• •HLA-DR4: Positive in 98%.
  • •Immunoglobulin levels may be higher and complement levels lower in FS patients than in RA patients.
  • •Peripheral smear morphology and immunophenotypic analysis is essential to exclude large granular lymphocytic (LGL) leukemia.
  • •Bone marrow examination, which typically shows myeloid hyperplasia with maturation arrest, is often necessary to exclude other causes of neutropenia.

Imaging Studies

Ultrasonography or CT scan may be useful in diagnosing splenomegaly but is not necessary.

How is Felty Syndrome treated?

Acute General treatment

The principal treatment interventions include nonpharmacologic measures to reduce the risk for infection and medications to control RA disease and alleviate the granulocytopenia.

  • •Splenectomy:
    • 1.For many years, splenectomy was the principal therapy for FS. However, it has been largely replaced by medical therapy. Splenectomy is reserved for patients with profound neutropenia (<1000/mm3) and severe recurrent infections despite treatment with conventional synthetic disease-modifying antirheumatic drugs (cs-DMARDs) and/or biologic disease-modifying antirheumatic drugs (bDMARDs).
    • 2.Acutely reverses hematologic abnormalities.
    • 3.25% to 30% have recurrent neutropenia, but the granulocyte count usually remains above the pre-splenectomy level.
    • 4.Improvement in frequency of recurrent infection is variable and not correlated with degree of hematologic improvement.
  • •DMARDs conventional synthetic (csDMARDs) and biologic (bDMARDs):
    • 1.Methotrexate (MTX) and rituximab (RTX) are the DMARDs that are preferred in patients with FS, as their benefits have been described in case reports and case series. Leflunomide may be used as an alternative to MTX in patients unable to take MTX. Abatacept is recommended forpatients with inadequate response to MTX and RTX, and who require prednisone at dosages greater than 10 to 15 mg daily for control of arthritis and granulocytopenia.
    • 2.Tumor necrosis factor (TNF) inhibitors are avoided because they have been found to be an ineffective treatment for FS. There are case reports regarding clinical efficacy of tocilizumab (TCZ) in FS. No studies of tofacitinib have been reported, and its use is avoided as it may cause neutropenia.
    • 3.Penicillamine, sulfasalazine, hydroxychloroquine, gold salt: Limited experience; infrequently used; not the first choice for FS.
  • •Corticosteroids:
    • 1.Overwhelming infection is the main barrier to the use of corticosteroids.
    • 2.Prednisone 30 to 40 mg/day can elevate the neutrophil count, but this effect is often not sustained when the dose is reduced (less than 10 mg daily) for RA unless other treatments are added.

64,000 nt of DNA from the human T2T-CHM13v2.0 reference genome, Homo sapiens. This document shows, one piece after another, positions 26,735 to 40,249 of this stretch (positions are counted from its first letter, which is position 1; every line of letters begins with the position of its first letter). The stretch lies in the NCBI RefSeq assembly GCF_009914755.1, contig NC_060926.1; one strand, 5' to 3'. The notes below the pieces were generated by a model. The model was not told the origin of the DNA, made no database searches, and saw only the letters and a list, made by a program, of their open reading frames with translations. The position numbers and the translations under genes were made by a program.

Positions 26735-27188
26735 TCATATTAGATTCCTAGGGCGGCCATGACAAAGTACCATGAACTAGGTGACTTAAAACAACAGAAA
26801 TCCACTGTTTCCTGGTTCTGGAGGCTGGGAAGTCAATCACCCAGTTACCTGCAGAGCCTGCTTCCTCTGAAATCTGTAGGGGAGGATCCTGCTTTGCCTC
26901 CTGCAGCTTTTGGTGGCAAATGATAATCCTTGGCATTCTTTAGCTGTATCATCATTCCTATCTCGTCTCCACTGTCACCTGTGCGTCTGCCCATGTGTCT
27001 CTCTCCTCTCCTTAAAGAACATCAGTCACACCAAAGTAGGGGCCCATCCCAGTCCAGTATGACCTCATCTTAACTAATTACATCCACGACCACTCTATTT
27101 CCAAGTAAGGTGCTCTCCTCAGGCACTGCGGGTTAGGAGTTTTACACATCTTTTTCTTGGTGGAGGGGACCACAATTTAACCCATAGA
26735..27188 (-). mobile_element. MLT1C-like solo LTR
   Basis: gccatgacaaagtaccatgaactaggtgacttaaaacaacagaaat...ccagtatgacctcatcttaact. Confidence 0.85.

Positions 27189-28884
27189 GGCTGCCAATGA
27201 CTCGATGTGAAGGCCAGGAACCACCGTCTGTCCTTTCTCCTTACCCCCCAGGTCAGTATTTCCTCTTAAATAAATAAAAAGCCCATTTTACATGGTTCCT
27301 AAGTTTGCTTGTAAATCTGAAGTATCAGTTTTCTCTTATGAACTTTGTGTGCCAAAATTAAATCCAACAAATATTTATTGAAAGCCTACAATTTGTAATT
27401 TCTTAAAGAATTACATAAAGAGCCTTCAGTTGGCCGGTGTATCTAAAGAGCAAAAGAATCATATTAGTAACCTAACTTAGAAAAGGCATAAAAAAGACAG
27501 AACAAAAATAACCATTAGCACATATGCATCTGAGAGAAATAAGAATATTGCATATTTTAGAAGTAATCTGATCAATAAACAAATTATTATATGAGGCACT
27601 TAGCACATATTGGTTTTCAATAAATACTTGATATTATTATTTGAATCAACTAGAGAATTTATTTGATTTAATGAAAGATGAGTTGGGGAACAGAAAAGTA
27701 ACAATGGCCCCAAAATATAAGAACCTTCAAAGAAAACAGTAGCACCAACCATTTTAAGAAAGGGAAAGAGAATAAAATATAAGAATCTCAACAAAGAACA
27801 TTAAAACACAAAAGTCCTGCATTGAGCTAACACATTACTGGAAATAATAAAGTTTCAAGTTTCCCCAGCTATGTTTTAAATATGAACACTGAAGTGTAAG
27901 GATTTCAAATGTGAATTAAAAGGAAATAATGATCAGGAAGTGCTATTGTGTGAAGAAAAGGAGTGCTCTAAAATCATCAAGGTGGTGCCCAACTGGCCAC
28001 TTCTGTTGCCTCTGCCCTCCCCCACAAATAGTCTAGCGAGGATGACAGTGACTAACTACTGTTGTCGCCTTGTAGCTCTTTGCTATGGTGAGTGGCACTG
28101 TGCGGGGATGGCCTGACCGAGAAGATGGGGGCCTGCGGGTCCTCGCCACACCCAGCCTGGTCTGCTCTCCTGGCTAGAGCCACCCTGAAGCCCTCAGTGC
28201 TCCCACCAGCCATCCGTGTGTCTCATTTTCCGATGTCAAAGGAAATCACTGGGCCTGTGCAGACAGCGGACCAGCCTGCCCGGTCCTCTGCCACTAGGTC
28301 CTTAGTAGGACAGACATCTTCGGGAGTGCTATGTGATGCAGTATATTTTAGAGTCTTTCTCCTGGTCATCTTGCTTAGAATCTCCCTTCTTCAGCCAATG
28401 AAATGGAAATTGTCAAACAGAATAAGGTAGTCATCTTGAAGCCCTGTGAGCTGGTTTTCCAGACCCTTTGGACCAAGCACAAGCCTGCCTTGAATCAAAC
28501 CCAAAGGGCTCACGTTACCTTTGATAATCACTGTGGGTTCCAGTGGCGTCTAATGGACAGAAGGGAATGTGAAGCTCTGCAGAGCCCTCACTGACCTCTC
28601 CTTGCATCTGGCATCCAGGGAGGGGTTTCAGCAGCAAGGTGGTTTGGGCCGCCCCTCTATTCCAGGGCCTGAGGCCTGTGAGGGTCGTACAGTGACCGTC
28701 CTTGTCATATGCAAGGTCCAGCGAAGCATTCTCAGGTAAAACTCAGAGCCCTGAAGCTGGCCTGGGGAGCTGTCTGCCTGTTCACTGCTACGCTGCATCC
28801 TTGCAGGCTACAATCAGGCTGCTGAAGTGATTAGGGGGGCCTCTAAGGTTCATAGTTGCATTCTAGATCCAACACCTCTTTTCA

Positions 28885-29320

• 3.Pulse dosing is a potential alternative for short-term elevation of neutrophils.
  • •Granulocyte colony-stimulating factor/granulocyte-macrophage colony-stimulating factor:
    • 1.Improves neutrophil count but not arthritis and anemia of FS.
    • 2.May be useful as adjunctive therapy during serious infection or in preparation for surgery.

Treatment is the same as that for RA patients with joint disease and can include use of methotrexate or other DMARD therapy. With control of the RA, leukopenia may improve.

Granulocyte colony-stimulating factor (G-CSF) has been used and shown effective at increasing WBC counts and decreasing infections in some patients (neutrophils <1000/mm3).

However, G-CSF can be associated with increased arthritis and vasculitis in some Felty’s syndrome patients when the WBC count is raised. Splenectomy is reserved for patients with severe, recurrent bacterial infections or patients with chronic non-healing leg ulcers who are not responsive or tolerant to drug therapy.

Unfortunately, neutropenia recurs in 25% of patients who undergo splenectomy.


  • •Poor prognosis with recurrent infections because of neutropenia. The average mortality rate after diagnosis is 25% in 5 yr.
  • •Articular involvement can be severe in FS.


  • •To a hematologist for treatment of neutropenia
  • •To a rheumatologist for treatment of RA

Pearls & Considerations

  • •Recurrent infections are the major cause of death.
  • •Neutropenia of FS can be effectively treated with DMARDs, with the greatest experience with methotrexate.

Seek Additional Information

  1. Hamada-Ode K., et al.: Efficacy of abatacept for Felty’s syndrome. Rheumatology (Oxford) 2020; 59 (1): pp. 256-259.
  2. Lazaro E., et al.: Management of neutropenia in patients with rheumatoid arthritis. Joint Bone Spine 2015; 82 (4): pp. 235-239.
  3. Li R., et al.: Tocilizumab treatment in Felty’s syndrome. Rheumatol Int 2020; 40 (7): pp. 1143-1149.
  4. Moore D.F., Vadhan-Raj S.: Sustained response in Felty’s syndrome to prolonged administration of recombinant human granulocyte-macrophage colony-stimulating factor (rhGM-CSF). Am J Med 1995; 98 (6): pp. 591-594.
  5. Narvaez J., et al.: Biological agents in the management of Felty’s syndrome: a systematic review. Semin Arthritis Rheum 2012; 41 (5): pp. 658-668.
  6. Rudeman M., et al.: Clinical and serological observations on 27 patients with Felty’s syndrome. Arthritis Rheum 1968; 11 (3): pp. 377-384.
  7. Sarp U., Ataman S.: A beneficial long-term and consistent response to rituximab in the treatment of refractory neutropenia and arthritis in a patient with Felty syndrome. J Clin Rheumatol 2014; 20 (7): pp. 398.